The Sports Zone was once again packed for UMBC's fall Idea Competition held on November 12th. Out of many ideas submitted, the top eight were selected for the final competition. These ideas were pitched to a standing room only crowd and a panel of three judges. Contestants were given a strict 3 minutes to present their ideas.
The big winner of the night was team Honni which included members Marios Levi, Travis Askins, Gianni Cappelletti, and Robert Johnson. They represented the First Year Seminar class that came up with the idea this semester. Honni: P2P Local Produce Finder, connects consumers and buyers with farmers, growers, and sellers. The health-conscious consumer selects any produce they are looking for, and the app immediately locates farmers and backyard growers within a certain radius which sell exactly what the buyer wants. Modeled off of Uber and Airbnb, Honni is a peer-to-peer service, meaning even a small time community-gardener can sell their produce through the app once they get verified. While practicing for the presentation, Levi said his team was nervous, but when it came to the real pitch at the competition, he said "the pitch on the actual stage was the best presentation we had done". Their idea earned them $750 which will be given to the First Year Seminar class to support turning Honni into an actual business.
Jackie Airhart won second place for her idea Roll Call. Roll Call would help professors keep track of attendance in classes by using chip timers that attach to a UMBC student's redcard ID. When a student crosses through a classroom doorway they would record their presence in the class by waving their card at a sensor at the door. This would also be helpful in times of crisis when people want to know where students are located. Jackie's idea earned her a $500 reward. Jackie said "I was really surprised and delighted that they picked my submission as a finalist. I entered because I always thought RFID technology was interesting."
Patrick Dignan earned the third place spot with his idea CommonInvesting, a subscription based website that is geared towards average investors. All the information comes from the moves and decisions the top 1% of the population is making. Patrick said "for students interested in entrepreneurship, the Idea Competition is a great way to both improve your idea, and meet people that truly want to see it become a reality. Although somewhat nerve racking at times, the event sincerely helped me, and will undoubtedly act as a stepping stone in my pursuit of becoming an entrepreneur."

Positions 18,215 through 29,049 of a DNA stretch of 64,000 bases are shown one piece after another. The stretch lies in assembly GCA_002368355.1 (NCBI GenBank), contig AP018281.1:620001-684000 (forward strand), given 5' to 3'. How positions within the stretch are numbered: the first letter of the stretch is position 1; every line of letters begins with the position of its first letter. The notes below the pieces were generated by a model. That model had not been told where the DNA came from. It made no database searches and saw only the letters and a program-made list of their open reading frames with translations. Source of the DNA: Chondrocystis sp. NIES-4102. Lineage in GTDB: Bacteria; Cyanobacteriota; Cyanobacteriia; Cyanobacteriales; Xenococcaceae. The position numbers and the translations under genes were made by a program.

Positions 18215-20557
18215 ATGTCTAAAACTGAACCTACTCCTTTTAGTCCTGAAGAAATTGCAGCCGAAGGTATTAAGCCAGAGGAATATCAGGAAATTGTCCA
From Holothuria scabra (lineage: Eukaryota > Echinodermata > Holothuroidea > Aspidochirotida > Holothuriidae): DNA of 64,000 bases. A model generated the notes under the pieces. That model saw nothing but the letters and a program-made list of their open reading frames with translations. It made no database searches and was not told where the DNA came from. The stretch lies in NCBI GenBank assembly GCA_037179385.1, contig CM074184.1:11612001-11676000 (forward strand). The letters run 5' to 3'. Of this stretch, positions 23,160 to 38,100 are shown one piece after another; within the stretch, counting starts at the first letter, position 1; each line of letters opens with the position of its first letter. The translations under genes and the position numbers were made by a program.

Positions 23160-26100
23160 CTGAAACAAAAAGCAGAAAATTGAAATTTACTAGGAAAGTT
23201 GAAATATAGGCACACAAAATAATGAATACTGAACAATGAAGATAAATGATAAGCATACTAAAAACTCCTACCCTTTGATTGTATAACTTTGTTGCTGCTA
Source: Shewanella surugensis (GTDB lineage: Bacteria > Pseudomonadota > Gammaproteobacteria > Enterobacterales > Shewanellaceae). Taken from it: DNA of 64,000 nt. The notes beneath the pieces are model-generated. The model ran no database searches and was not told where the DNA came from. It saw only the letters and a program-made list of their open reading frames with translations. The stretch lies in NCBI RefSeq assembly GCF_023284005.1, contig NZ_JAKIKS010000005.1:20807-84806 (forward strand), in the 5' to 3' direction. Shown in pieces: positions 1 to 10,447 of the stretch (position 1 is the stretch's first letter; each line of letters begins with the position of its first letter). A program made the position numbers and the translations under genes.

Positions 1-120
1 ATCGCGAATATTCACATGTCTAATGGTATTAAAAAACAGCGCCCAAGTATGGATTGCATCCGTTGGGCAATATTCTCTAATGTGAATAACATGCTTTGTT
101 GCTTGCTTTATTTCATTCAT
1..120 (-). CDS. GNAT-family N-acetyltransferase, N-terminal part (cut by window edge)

There was a tie for the Best Presentation of the evening. Emily Schultheis presented AdPlay, which is a website platform that enables marketers to gain customer feedback on their product packaging and/or advertising posters. Players would earn money for each game played. Emily said "The Idea Competition presents a capital opportunity to build confidence, explore different techniques for public speaking, and practice engaging an audience of mixed academic backgrounds. Public speaking has never come naturally to me, but my technique has improved tremendously over the last few years by participating in the Idea Competition and other opportunities supplied to me through the Alex. Brown Center for Entrepreneurship. I'm very grateful for the chance I had to present this year!" Her confidence and poise earned her $250.
Wei Liu, Jiayong Lin, and Lunzhong Yuan also tied for Best Presentation with their idea Bark Park. Bark Park is a Uber style parking service that can be run on mobile devices. The Bark Park team would park cars for students and faculties for a charge. This team also earned $250. After the competition Liu said "propose your idea, one day it may come true."
A special thanks to alums Rob Baruch, Stephanie Day and Jim Kukla who were our judges for this year's Idea Competition. And to all the students who came out to listen and help select the winners!